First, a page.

Published December 16 2010
Clark sports column: Put down the cell phone for national anthemI wish this column was more, “Oh, say can you see?” instead of “Oh, can you see you’re being a jerk?”
But that’s what happens when you’re a journalist. You see people doing dumb things and there are times you have to say something.
In this case, it’s the national anthem and what I have noticed the last few weeks.
During various games, there have been high school students who are more into their text messages instead of taking a minute to appear as if they have class.
This isn’t an “America is the best nation in the world” column. Nor is it a column typecasting all people under 18.
It is just a reminder that people are watching.
Not only are people watching, but it’s sad no one in the stands is doing anything about it.
Columns like this might provoke thought among readers, but it’s making me think too. My biggest one being: “What are adults doing about all this?”
To the adults reading this, for each student you see acting disrespectfully, you are failing them in not saying something. Your silence is pretty much saying, “Go ahead, be stupid. It’s not my problem.”
Even if it’s not your kid, imagine if it was your son or daughter acting like that. You would be embarrassed but grateful someone took the time to show your son or daughter the right way of doing things.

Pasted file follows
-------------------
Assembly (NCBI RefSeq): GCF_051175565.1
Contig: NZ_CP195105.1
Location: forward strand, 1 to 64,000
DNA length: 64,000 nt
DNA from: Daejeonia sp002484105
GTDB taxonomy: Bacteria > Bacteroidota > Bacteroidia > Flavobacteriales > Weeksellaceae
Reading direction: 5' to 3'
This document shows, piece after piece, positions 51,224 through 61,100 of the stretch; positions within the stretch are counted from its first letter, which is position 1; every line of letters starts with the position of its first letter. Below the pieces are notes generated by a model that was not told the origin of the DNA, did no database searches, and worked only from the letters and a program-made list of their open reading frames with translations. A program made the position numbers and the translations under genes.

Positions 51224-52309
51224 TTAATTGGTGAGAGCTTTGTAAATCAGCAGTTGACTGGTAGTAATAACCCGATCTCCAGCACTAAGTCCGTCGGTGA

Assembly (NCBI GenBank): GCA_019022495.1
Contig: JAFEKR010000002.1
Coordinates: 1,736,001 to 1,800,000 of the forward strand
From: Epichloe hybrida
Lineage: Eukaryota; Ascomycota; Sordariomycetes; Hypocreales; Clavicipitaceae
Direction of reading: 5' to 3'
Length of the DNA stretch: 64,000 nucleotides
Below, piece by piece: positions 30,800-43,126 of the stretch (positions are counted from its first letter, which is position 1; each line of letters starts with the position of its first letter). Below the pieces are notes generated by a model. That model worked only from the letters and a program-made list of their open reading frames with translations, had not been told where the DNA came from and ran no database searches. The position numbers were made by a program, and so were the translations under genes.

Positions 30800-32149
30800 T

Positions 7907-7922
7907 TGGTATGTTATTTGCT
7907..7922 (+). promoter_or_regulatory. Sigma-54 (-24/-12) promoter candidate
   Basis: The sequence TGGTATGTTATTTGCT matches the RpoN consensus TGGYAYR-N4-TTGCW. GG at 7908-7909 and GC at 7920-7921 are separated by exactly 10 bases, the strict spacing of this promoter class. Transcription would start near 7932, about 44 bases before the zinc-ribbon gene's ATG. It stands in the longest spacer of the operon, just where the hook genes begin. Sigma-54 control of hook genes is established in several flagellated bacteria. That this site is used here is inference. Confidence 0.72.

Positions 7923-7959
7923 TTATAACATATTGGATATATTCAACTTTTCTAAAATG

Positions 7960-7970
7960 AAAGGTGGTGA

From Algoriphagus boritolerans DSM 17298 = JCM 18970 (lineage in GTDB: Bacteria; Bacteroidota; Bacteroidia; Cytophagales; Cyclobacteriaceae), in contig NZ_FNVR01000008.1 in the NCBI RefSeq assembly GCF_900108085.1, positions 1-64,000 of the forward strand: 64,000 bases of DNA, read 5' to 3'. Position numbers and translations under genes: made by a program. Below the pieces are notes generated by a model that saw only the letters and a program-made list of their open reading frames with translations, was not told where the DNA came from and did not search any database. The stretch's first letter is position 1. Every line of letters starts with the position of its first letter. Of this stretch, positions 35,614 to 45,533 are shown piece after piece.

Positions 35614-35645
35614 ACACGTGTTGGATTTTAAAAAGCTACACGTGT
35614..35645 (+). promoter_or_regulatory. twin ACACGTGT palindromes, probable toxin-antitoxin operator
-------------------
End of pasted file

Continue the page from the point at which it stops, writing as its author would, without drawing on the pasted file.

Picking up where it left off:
Let the record reflect, people here are among the nicest I have ever met. There’s a feeling of respect.
But to see kids here disrespect something that defines this nation, it’s just heartbreaking.
It would be one thing if this was a protest. If kids were not paying attention because they feel something unjust is going on.
But when the only injustice going on is not being able to text “OMG” or “LOL,” it makes you wonder.
We know this is an instant generation because of Twitter, YouTube, Facebook, etc. Yet, is holding off from your phone for a minute that big of a deal?
Is your life going to end by waiting for a few and then getting back to that text message?
But what it is doing is taking something that’s been valued for generations and diminishing it in a short amount of time.
Readers can reach Forum reporter Ryan S. Clark at (701) 241-5548 or as email@example.com